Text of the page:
28 January 2010

Magic Action: Abbracadabbling = Creativity

Creativity, especially as it pertains to creative writing as well as comics creation, has been one of (the many) subjects we've always wanted to weave into the magical mesh that is abbracadabbling. We'd like to think we exhibit our creativity every day (blogging is creative, don't ya know -- not to mention hard but ever-so-rewarding work), but we'll admit we haven't addressed the matter head on.  

Truth be told, it's a tough topic to tackle.  For folks who aren't so inclined, being 'creative,' however one wants to define the word, might seem glamorous and magical. Surely, the lives lead by many creative people -- from movie stars to comic book writers -- can certainly appear that way. Down deep, no matter how creative we are, we understand that there's work involved somewhere, but exactly what kind of work - and how much -- are questions that tend to go unanswered or be dismissed. 

Even those of us who do consider ourselves to be creative may have a problem shaking its mystical aura.  We were dumbfounded when we discovered that more than one of our college professors subscribed to the belief that creative writing can't be taught; students either have 'it,' or they don't have 'it.' Back in the day, it was hard - and frustrating  - to prove them wrong, too. Eventually, we did. Talent can't be taught, but writing most certainly can.  The teachers who knew this -- and did this -- were the same ones who knew talent must be nurtured, formed, shaped, and structured, like a well-crafted story.  Those teachers were in the minority, and of all our college profs, they were the real creators. They knew creative work is work; it requires discipline, routine, and a nitpicky attention to detail. But work doesn't diminish creativity's magic in the least; it summons and augments it.

Mark McGuinness  is one of the best creative advisers we've come across, and his R.S.S. Systems Creativity Chart really nails the creative process for what it is -- a series of interlocking processes rather than a mystical 'One'. And, he points out, the magic happens at the point where creativity's three core processes, all of which we creative folks need to coordinate to do our best work,  intersect.  They are:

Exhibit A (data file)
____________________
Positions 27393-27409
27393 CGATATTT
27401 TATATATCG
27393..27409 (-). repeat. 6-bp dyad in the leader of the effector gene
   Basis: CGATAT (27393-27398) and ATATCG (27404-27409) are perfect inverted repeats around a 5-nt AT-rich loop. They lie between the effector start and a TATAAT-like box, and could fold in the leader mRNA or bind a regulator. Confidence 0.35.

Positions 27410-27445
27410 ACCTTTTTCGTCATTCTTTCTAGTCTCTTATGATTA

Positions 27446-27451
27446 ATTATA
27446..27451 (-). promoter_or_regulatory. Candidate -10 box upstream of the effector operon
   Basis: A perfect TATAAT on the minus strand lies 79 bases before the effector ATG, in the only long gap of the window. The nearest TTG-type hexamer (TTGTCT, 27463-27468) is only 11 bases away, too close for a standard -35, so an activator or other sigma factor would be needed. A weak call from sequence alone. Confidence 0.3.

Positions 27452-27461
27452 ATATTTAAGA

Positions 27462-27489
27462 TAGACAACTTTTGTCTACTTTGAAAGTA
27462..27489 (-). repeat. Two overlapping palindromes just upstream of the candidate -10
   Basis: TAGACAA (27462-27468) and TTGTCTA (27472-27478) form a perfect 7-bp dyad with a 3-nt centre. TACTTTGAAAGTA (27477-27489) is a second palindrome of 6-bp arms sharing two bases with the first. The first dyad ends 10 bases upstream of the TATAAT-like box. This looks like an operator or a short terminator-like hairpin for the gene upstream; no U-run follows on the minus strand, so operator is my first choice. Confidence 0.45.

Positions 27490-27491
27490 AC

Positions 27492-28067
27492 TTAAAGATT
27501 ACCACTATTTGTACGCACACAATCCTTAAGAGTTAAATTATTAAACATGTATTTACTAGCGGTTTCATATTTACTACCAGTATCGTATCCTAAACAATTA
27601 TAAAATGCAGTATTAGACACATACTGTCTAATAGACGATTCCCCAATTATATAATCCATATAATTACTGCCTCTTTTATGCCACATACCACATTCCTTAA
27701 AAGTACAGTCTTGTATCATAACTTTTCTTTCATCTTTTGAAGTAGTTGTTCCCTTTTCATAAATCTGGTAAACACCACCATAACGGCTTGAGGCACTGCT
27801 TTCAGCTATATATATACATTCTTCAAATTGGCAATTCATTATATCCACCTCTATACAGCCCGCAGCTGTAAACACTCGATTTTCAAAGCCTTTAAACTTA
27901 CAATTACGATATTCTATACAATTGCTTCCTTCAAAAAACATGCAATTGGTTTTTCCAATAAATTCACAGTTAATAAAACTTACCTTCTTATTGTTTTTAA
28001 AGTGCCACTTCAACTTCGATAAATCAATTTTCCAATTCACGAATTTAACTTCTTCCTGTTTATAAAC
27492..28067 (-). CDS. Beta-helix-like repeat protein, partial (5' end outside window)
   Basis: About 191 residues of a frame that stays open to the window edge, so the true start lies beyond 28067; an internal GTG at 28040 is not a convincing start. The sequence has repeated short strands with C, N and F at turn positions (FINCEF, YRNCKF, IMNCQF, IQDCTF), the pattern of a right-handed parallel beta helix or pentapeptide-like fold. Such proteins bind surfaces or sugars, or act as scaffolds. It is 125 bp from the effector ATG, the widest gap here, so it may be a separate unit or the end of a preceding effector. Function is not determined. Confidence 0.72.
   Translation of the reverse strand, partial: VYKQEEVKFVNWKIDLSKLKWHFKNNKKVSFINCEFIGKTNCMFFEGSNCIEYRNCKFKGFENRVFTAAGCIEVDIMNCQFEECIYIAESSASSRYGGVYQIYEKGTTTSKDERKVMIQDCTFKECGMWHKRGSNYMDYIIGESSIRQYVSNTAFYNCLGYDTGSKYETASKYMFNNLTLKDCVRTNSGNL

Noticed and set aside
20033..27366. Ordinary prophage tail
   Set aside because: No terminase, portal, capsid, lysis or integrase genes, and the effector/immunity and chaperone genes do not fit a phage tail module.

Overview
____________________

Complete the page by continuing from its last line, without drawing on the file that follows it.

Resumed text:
(1) ROUTINES:  The Dabbler's been a Capricorn all his life, and loyal to his sign, he's a creature of routine. McGuiness stands behind routine, which he says is the key that unlocks creative inspiration.Routines allow for familiar activities or objects  - like having a cup of coffee - to become associative triggers for creative states of mind.  Horror and now Vertigo Comics writer Stephen King has this to say about his:

McGuiness' Takeaway is this: Notice what time(s) of day you are most alert and creative. Dedicate that time to focused creative work. Use the same tools, in the same surroundings, even the same background music, so that they become triggers for your “creative zone.”

(2)  SYSTEMS: Though they sound similar, a system  -- one's personal productivity work flow -- is different than a routine; where major events can play havoc with routine, a system isn't dependent on circumstances. Instead, they act as a safety net. McGuiness suggests that we creative folks take a step back to assess exactly what our workflow is, as well as to study tools and methods to improve or streamline it.  

The Action Method is just one of many workflow systems, and it comes with McGuiness' recommendation. Dedicated dabblers will find it HERE.

(3) SPONTANEITY: This is the 'A-Ha!' factor, or more accurately, what opens us up to have our A-Ha Moment. Real creativity, McGuiness says, involves spontaneity and surprise, and contrary to what many folks think, the harder you work at routines and systems, the more likely you are to experience that bolt from the blue.  On the other hand, McGuiness isn't advocating grindstone and grunt work, either. Taking breaks and having fun are just as essential.  Be open to new experiences, he advises, live, and welcome the thoughts that come.

We thoroughly recommend every creative dabbler out there to check out Mark McGuiness' website, Lateral Action, for  more of his insights on creativity. You'll find it HERE. Stephen King's insights on his creative process came to us courtesy of Daily Routines -- HERE. And our source site, HERE.

1 comment:

Mark McGuinness said...

Thanks! Great write-up, love the way you've built on my ideas.